Muscatine Power and Water sends line crew to aid Florida

Margaret Hurlbert
Margaret Hurlberthttps://discovermuscatine.com
Margaret Hurlbert works as the Editor of Discover Muscatine Newspaper.

Muscatine Living

MUSCATINE, Iowa–In the wake of Hurricane Ian and its destructive winds, people and businesses across Florida found themselves without power. Because of the enormity of the outages, crews from across the United States have traveled to Florida, aiding local utilities in getting power back to their customers. Sept. 28 a crew of three line workers from Muscatine set out for Florida, lending their services to a local municipal electric company in New Smyrna Beach.

When a large storm or natural disaster occurs, widespread power outages can overwhelm utilities in the area. Fortunately, utility companies typically participate in a mutual aid program, where each member promises to help the other in times of need. Mutual aid programs exist for both municipal utilities and private utilities. For smaller scale outages, Muscatine often works with municipal utilities in Durant and Wilton to restore power to all of their customers.

As Hurricane Ian barreled towards Florida, Muscatine Power and Water freed up a crew of three line workers, Chad Behnke, Barry Garretson, and David Scott, to offer aid to Florida. Early on the morning of Sept. 28, the crew left, taking three vehicles with them, a pickup truck for general use, a bucket truck for line work, and a digger derrick used for setting electrical poles. The crew drove for 14 hours before spending the night in Tennessee. On Thursday, while Ian made landfall in many places, they drove nine hours to a staging area in Tallahassee, Florida . Located out of the storm’s path, the crew waited there until they received an assignment to New Smyrna Beach, Florida.

Muscatine Power and Water’s line crew preparing to leave for Florida. Photo courtesy Muscatine Power and Water.

A city located on the Atlantic side of Florida and just larger than Muscatine, New Smyrna Beach endured some of the worst effects of Ian’s wrath. The National Weather Service reported that the city received between 19.34 and 21.09 inches of rain between Sept. 28 and 30. The city also endured intense winds that knocked down many trees.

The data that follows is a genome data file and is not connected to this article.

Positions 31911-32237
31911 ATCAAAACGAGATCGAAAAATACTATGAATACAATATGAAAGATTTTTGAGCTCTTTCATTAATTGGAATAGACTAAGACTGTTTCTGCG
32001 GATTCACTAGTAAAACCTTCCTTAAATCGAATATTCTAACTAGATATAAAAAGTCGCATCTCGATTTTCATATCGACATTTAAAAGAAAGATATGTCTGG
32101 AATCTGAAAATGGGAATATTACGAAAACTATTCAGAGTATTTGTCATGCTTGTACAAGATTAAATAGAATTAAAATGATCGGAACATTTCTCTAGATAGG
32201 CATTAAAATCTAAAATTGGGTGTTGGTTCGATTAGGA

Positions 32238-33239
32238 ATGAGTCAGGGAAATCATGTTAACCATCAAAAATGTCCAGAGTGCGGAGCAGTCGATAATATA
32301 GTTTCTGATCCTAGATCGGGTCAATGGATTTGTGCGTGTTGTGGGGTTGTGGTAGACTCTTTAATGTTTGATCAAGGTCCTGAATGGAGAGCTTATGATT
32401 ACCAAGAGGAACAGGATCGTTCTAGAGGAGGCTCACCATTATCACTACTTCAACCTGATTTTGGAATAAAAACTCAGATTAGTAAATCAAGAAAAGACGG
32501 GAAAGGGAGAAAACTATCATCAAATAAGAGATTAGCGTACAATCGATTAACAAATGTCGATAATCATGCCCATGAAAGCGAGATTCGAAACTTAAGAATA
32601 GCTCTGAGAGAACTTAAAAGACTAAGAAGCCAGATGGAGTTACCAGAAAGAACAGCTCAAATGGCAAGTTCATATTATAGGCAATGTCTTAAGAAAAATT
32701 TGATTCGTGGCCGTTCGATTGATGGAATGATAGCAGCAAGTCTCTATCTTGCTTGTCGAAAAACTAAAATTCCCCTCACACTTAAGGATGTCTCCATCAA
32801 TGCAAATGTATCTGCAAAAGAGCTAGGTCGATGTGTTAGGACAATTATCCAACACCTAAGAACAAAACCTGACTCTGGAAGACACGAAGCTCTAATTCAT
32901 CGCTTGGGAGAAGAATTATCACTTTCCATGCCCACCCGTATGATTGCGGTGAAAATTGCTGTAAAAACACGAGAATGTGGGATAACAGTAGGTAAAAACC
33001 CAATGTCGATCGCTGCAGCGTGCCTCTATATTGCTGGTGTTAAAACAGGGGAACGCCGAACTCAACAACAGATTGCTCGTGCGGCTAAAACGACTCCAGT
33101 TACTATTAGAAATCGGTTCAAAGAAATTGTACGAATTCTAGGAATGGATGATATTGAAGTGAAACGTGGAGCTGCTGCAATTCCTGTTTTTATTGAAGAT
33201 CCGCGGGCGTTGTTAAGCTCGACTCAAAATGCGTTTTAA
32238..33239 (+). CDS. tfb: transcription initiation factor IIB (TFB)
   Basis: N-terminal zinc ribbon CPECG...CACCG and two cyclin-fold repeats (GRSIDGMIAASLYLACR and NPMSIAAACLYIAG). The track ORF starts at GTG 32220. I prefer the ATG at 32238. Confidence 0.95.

Beginning on Saturday, the three line workers started putting up single phase primary lines, similar to the kinds of above ground lines seen on many residential streets. With 994 customers still without power out of 8,000 initial outages, Muscatine Power and Water’s crew had plenty to keep busy with. The crew expected to work in New Smyrna Beach until all customers had power, approximately until Oct. 8. At that time, they started their return trip to Muscatine, unless another city in Florida needed additional assistance.

Because every electric company uses slightly different protocols and practices, working in a different city can present some hazards. The line workers reported that at least one worker from a different utility company received an electric shock while working and sustained unknown injuries. Fortunately, Muscatine Power and Water’s ongoing commitment to safety training and emphasis on staying alert to different dangers has kept its three line workers safe. “They let us know they’re doing well and are comfortable with the work they are doing,” reported Director of Utility Service Delivery Ryan Streck.

Because it took an enormous effort to respond to Hurricane Ian, Streck felt glad that Muscatine Power and Water could contribute to it. “I think it’s great we could free them up to help, and I hope they would do the same if we were hit.”

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